Learning about animal protection ministries
By Daisy Mae Delray
Oct 5, 2013, 00:12
"Regardless of one's faith tradition, denomination, or religious philosophy, two words that are universally shared by all are compassion and stewardship."
– The Right Reverend John Bryson Chane, D.D., Episcopal Bishop of Washington, D.C.
In 2007 I attended a presentation at Yoga in Daily Life in Alexandria, Virginia on a new program of the Humane Society of the United States. The presenter was the new director of what is now the Faith Outreach Program, Christine Gutleben. She talked to about 150 of us attendees about the relationship between humans and the animals they rely on for food and other uses. “As stewards and caretakers, we have a responsibility towards animals and through this program we are encouraging people of all faiths to align their principles with their daily lives,” said Gutleben.
Concern for animal welfare is a longstanding tradition in many religious communities. Almost all religious traditions have statements regarding animals; The HSUS web site has a listing of the denominations in the United States who have adopted official statements on animal welfare and animal protection. The website is www.humanesociety.org. Click on Our Work and then on Departments and Affiliates to find Faith Outreach.
One of the statements comes from Billy Graham, one of the Southern Baptist Convention's best know leaders. Graham received a letter asking if the Bible says anything about how humans should treat animals. He responded, "The Bible commands us to take care of animals.. In fact, "said Graham, "the Bible says we must never treat any part of God's creation with contempt. When we do, we are indirectly treating our Creator with contempt."
I spoke with Christine Guteleben again a couple of days ago and asked her how things were going. "We have really been thrilled with the response over the past few years." Christine said. " Our Faith Outreach Program is actively engaging people and institutions of faith with animal protection issues, on the premise that religious values call upon all of us to act in a kind and merciful way towards all creatures." In the past couple of years there have been numerous meetings of national faith leaders from many different faiths in St. Louis and in Washington, D.C. "So much has come out of these meetings that we are now moving to more local settings so we can meet with and reach their congregations." Christine told me. That is really exciting to hear.
Out of these discussions and conferences have come some concrete, practical ways for churches to put their stewardship into practice. Available for downloading, a 13 page booklet "Animal Protection Ministries: A Guide for Churches" is designed to help congregations connect with the animals in their homes, their backyards, and around the world in new and faithful ways.
A couple of these really caught my eye. October the 4th is St. Francis day held in honor of St. Francis of Assisi, patron saint of animals. The HSUS St. Francis Day in a Box kit contains books, DVDs and other resources that will promote small group discussions, Sunday school projects and more projects that honor the saint's devotion to God's creations.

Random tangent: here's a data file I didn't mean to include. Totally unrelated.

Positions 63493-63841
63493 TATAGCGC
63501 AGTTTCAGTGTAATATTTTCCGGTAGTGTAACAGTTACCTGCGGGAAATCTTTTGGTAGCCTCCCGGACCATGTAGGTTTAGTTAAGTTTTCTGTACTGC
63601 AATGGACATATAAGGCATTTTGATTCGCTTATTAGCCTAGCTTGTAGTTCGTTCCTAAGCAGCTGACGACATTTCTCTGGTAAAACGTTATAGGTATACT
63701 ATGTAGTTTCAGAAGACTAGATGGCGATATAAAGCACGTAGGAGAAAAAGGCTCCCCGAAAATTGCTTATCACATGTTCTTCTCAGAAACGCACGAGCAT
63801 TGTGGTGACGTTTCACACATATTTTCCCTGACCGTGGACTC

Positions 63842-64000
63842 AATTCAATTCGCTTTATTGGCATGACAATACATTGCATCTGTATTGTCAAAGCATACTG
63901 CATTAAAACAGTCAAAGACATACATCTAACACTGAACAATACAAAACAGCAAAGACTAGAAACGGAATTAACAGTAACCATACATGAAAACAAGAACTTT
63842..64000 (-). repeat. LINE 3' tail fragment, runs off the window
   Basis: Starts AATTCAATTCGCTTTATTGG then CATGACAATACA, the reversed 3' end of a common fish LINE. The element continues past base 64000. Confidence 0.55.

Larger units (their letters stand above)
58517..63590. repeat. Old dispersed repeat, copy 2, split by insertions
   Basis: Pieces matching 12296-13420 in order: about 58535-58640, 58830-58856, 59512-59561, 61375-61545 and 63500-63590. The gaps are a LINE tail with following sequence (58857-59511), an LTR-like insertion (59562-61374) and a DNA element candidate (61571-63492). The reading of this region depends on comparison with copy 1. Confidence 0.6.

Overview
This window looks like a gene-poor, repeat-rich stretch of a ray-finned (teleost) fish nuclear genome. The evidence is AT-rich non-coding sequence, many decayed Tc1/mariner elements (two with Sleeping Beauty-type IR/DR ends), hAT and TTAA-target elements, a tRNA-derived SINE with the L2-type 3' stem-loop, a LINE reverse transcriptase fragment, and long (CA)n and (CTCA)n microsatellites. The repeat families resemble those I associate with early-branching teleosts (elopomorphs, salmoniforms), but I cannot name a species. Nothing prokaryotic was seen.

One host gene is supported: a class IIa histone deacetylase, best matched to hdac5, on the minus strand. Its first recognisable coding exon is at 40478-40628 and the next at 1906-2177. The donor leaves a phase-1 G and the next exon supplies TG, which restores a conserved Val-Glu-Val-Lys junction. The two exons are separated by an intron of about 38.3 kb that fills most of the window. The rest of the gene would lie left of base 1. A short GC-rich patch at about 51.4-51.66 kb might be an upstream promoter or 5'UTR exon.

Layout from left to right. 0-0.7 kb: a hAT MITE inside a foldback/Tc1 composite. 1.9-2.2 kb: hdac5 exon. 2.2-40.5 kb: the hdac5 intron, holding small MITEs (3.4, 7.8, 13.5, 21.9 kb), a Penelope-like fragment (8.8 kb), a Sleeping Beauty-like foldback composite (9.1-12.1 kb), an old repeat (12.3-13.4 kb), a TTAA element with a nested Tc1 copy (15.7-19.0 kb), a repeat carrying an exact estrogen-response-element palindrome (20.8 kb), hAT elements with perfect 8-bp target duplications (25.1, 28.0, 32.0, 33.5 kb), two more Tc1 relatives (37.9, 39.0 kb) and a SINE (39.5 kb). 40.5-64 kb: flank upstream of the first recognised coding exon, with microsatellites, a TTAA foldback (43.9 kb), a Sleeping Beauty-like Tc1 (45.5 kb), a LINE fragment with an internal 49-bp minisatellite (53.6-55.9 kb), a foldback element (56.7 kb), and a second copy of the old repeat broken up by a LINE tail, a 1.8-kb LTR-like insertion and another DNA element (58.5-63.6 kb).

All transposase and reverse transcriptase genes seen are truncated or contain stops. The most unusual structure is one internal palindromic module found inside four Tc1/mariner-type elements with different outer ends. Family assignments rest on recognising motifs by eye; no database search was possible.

The HSUS Fill the Bowl Project is a guide to starting a pet food bank to help low-income pet owners keep their animals rather than surrender them to shelters because they can't afford their care. This is a great way to involve our youth in helping. For some people, their pets are all they have. The Church of the King in New Orleans see the importance of that bond when they hold monthly clinics to provide medical and dental services to low-income people in the city so they include veterinary check-ups to their four-legged companions.
We learned during Katrina that people will not leave their pets behind during an emergency. People love their pets and these loving animals are valued members of the family. With times as tough as they are today, many people are having to make painful decisions about their pets. The Animal Shelter in Hancock County gets many animals that are surrendered because the owners can no longer afford to feed them. This is so very sad for the owners and their pets. If you would like to have someone come and talk to your church about ideas to cultivate concern for pets, wildlife, farm animals, and other creatures please contact Tina Richardson at 228.222.7018 or by email at firstname.lastname@example.org.
Keep your tail high and your feet dry. Love Daisy Mae
Daisy Mae Delray, a certified seizure alert dog, began writing for the Delray Sun Newspaper in 2004. From 2005 to 2011 she was on staff for the two Alexandria Virginia newspapers, The Alexandria Gazette and the Alexandria Times. She has also written for the Washington Post, Her focus is on the human pet companion bond. Among her most impressive stories was an interview with Congressman Jim Moran who quoted her on the floor of the House of Representatives in support of animal anti-cruelty legislation.
Christina Richardson, Daisy Mae’s human companion, is a management consultant who moved to Bay Saint Louis in September 2011. She began covering news for the Delray Sun shortly after Daisy Mae wrote her first column. She subsequently wrote for the Alexandria Gazette and then the Alexandria Times. She was a staff reporter specializing in business news and general interest stories.